Alpine II Double Track
There are three of the old two stroke snowmachines that have been the workhorses for most clubs across Canada since the late 80's. Our three machines are at least 22 years old. Two machines were retired this year and the three remaining machines will be retired over the next 5 years. The cost of maintanance is increasing each year. The old 'double-tracks' tend to leave a trail of exhaust fumes and are quite noisy.
This machine is a single track, four stroke snow machine. Similar machines are now becoming the workhorses for most clubs, as the old two-stroke machines are retired. The single track snow machines are not capable of packing the snow into a usable surface, so they require enough power to tow a roller or grading implement.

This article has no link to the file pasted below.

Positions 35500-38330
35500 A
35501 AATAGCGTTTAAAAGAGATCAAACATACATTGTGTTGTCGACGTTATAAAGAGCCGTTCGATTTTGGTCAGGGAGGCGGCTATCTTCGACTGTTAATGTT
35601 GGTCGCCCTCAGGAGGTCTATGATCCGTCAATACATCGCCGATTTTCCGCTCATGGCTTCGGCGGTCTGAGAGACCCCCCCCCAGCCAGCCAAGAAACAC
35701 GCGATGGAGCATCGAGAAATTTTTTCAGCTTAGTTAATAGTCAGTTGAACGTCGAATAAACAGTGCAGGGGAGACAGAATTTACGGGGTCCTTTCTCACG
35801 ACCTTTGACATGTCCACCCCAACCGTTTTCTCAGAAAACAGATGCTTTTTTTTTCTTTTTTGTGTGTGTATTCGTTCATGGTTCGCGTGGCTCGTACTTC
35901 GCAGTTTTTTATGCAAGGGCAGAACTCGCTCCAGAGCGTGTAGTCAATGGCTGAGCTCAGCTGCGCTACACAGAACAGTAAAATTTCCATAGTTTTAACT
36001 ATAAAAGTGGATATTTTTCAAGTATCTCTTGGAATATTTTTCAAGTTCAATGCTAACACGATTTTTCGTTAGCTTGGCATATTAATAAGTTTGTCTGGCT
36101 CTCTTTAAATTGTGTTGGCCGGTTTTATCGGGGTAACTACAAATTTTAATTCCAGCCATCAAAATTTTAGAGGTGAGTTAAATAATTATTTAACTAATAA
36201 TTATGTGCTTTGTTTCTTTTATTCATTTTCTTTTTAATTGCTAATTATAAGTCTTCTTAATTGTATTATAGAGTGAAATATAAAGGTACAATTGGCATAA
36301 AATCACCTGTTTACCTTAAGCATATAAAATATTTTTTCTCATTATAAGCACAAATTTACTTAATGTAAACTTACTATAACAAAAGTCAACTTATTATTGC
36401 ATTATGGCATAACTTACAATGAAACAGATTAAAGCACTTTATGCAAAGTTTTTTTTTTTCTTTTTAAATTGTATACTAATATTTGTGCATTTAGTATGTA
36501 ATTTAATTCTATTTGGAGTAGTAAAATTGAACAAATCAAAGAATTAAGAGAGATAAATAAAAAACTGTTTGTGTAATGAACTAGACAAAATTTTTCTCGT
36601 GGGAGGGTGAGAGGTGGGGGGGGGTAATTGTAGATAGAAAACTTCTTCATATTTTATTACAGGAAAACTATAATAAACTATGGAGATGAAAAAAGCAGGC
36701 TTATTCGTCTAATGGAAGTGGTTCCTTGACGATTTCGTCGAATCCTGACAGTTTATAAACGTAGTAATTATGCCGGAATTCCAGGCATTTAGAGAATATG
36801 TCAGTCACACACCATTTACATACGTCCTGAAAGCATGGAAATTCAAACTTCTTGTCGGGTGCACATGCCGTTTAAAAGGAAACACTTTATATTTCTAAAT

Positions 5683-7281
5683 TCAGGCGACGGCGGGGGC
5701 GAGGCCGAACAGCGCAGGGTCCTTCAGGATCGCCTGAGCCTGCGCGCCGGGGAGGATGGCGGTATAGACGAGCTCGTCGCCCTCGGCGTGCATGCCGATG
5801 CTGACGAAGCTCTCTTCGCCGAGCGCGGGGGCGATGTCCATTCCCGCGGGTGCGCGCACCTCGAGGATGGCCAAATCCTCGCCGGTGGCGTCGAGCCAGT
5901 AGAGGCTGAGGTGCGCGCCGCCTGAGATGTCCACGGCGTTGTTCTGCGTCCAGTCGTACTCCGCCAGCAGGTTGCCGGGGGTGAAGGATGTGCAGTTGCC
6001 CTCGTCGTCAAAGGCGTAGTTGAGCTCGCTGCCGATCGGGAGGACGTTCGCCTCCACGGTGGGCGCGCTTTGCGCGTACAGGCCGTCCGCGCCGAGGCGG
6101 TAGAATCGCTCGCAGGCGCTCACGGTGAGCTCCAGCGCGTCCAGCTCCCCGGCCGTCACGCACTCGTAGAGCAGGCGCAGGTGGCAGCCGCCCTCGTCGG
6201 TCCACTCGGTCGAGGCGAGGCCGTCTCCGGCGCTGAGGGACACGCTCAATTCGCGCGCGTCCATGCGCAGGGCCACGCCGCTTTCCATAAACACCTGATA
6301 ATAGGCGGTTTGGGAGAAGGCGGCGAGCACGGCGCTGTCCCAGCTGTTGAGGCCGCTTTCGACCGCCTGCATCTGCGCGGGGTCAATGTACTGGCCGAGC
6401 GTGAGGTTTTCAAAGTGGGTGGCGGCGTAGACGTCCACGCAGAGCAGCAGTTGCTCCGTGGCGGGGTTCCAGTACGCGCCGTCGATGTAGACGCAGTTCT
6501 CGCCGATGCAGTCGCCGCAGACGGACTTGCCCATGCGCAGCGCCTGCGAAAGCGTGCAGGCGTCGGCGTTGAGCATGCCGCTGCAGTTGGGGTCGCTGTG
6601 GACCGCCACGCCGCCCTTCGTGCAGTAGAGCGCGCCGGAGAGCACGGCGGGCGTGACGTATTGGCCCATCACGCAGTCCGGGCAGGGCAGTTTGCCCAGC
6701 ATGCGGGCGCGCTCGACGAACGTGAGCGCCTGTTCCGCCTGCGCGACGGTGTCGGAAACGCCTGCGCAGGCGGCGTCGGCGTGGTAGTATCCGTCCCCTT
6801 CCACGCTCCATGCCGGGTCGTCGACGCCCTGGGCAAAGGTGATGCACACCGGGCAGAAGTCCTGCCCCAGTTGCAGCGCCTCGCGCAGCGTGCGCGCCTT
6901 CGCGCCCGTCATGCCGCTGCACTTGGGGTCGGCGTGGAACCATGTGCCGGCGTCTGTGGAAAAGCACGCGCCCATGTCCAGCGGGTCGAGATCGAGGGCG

Tidd Tech snow groomer - a large, factory built groomer that can dig up hardened snow, churn and mix new snow, set a classic track, finish a skate lane and level the snow in one pass. This implement is valued at $8,000 and requires several hours of hands on training.
Jaca tracksetters - two similar tracksetters that are pulled with a snowmobile, preferably a 4 stroke machine. The Jaca tracksetters are operated with an electronic piston that can raise and lower the tracksetter while moving along the trail. This enables the operators to break the tracks at junctions, sharp turns and steep downhills. These implements cost about $4,000 each and require several hours of training and years of experience in order to produce good, consistent tracks.